Each year that passes contains some wisdom for investors, but along with that wisdom can be some folly. 2013 was a year that bestowed an abundance of each on investors. The top 10 lessons of 2013 for investors need to be put into two categories: those that investors can take to heart as sound wisdom for the year to come, and those they should try to forget as they prepare for 2014….
In 2014, portfolios are likely to enjoy more independence from policymakers than in 2013, when the markets and media seemed to obsess over policymakers’ actions both here and abroad. This could be seen throughout 2013, during the government shutdown and debt ceiling debacle, the Federal Reserve’s (Fed) mixed messages on tapering its aggressive bond-buying program, the bank bailout and elections in Europe, and the unprecedented government stimulus referred to as “Abenomics” in Japan, among many other examples…..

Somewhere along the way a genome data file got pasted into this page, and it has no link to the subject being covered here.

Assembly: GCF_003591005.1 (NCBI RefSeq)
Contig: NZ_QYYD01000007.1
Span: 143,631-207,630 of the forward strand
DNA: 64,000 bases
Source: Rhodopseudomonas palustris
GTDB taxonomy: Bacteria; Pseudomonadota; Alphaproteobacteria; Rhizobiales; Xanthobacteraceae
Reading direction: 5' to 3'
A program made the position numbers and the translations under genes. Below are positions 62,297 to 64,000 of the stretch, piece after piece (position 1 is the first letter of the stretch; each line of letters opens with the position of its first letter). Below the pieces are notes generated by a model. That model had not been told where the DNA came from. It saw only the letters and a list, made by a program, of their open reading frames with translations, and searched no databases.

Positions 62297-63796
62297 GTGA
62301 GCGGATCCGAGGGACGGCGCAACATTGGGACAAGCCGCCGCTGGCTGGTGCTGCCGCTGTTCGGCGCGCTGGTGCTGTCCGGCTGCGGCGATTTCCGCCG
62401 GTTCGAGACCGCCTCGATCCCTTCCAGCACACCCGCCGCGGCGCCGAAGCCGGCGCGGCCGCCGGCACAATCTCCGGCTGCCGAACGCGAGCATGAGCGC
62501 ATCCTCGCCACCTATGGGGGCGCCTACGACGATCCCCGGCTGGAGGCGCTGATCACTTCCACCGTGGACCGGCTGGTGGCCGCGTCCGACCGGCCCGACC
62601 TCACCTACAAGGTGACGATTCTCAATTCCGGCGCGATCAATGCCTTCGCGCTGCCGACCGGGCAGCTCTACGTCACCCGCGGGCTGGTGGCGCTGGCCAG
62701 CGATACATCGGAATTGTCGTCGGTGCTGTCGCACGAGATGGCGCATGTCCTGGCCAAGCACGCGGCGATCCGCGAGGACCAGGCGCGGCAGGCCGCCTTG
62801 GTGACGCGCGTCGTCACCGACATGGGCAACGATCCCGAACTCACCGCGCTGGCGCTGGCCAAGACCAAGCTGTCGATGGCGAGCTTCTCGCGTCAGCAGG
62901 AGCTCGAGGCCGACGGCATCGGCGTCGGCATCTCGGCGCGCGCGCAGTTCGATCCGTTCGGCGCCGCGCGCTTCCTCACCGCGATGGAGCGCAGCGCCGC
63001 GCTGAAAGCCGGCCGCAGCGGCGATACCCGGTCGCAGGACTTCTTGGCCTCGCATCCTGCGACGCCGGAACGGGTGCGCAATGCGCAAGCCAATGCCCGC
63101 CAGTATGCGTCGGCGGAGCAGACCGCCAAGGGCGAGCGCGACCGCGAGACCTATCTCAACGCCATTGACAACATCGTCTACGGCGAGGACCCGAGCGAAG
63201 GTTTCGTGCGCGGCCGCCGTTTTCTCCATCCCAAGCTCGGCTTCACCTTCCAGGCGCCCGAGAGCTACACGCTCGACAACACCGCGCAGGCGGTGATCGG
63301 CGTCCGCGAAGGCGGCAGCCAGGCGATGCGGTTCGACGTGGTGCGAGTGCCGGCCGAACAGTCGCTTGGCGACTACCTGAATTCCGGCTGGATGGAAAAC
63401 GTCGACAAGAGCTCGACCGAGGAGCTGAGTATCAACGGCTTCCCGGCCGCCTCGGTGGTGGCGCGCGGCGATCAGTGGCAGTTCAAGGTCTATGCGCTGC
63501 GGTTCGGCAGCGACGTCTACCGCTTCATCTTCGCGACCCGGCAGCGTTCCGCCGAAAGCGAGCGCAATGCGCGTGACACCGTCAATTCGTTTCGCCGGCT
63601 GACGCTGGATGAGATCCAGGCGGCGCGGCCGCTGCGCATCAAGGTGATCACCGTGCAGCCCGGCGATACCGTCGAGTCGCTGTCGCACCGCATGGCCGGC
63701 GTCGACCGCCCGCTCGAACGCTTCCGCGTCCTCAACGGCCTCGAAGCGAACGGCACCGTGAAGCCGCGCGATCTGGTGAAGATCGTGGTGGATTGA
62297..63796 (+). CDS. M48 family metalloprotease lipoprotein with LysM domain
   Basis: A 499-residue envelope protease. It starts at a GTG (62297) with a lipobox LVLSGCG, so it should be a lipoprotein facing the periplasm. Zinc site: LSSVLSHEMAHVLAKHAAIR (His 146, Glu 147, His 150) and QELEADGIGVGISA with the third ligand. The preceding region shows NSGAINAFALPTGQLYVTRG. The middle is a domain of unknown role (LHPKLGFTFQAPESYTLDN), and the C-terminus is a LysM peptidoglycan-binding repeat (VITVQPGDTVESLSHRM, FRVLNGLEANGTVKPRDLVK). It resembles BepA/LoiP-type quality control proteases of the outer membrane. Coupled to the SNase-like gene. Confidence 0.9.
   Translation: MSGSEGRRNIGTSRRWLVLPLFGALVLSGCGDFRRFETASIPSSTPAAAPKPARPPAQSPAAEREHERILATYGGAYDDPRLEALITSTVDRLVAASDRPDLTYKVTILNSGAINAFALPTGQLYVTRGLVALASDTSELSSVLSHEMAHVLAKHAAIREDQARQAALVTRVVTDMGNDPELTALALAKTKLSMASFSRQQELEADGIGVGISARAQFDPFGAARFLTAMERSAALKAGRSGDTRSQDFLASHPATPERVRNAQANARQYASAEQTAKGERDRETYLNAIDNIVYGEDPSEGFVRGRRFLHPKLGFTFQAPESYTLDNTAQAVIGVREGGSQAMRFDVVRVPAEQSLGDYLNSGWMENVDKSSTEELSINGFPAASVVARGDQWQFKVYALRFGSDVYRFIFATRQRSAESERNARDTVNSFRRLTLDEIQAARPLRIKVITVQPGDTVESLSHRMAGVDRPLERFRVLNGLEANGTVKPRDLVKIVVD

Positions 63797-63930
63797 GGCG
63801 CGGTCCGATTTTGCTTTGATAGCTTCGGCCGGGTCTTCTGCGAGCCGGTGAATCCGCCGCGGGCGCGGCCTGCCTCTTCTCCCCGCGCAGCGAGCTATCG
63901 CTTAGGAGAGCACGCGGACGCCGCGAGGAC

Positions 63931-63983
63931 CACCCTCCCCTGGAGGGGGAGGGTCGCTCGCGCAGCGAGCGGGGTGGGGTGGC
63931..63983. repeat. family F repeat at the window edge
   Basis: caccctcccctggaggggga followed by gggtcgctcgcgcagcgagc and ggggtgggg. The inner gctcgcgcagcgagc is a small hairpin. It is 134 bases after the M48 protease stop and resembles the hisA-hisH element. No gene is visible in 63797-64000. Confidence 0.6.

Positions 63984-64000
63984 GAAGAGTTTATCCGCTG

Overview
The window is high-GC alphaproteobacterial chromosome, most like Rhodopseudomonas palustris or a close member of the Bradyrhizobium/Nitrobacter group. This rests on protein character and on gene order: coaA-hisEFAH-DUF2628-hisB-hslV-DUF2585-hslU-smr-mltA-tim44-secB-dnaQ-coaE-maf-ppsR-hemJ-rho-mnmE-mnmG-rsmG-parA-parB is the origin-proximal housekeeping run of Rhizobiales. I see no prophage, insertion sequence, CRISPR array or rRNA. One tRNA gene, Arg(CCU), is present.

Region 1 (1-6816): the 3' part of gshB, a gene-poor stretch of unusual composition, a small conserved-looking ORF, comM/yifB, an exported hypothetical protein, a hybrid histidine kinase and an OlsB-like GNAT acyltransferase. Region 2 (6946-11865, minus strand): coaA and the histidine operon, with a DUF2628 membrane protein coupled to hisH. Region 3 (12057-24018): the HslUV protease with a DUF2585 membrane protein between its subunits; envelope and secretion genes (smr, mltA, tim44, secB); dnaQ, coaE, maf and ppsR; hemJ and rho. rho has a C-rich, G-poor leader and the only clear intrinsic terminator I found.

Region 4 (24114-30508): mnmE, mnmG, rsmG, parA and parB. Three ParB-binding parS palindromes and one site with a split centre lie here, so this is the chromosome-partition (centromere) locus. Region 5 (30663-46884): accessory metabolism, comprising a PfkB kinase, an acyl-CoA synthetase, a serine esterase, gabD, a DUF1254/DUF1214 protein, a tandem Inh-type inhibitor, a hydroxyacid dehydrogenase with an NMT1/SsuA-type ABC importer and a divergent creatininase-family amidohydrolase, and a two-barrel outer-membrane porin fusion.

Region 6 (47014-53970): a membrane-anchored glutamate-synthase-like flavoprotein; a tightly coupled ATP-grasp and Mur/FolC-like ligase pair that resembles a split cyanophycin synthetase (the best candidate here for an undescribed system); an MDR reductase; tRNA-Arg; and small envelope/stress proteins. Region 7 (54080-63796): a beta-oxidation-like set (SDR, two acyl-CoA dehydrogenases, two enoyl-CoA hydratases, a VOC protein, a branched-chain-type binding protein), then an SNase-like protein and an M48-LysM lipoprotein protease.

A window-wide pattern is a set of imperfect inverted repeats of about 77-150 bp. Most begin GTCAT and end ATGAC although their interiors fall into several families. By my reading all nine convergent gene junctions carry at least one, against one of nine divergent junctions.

Sentiment can be an important tool in measuring risk in the stock market. When investors get too bullish, it can be seen as a cautionary flag that the market may be due for a fall or a bubble is nearing its peak.
Fortunately, investors are not currently displaying signs of optimism that have historically marked a peak for stocks. When we look at sentiment, we focus most of our attention on the actions taken by market participants, rather than how they respond to surveys. A few key measures include: quiet mergers & acquisitions (M&A) activity, the lack of a surge in initial public offerings (IPOs), and only a very recent uptick in inflows into funds that invest in U.S. stocks…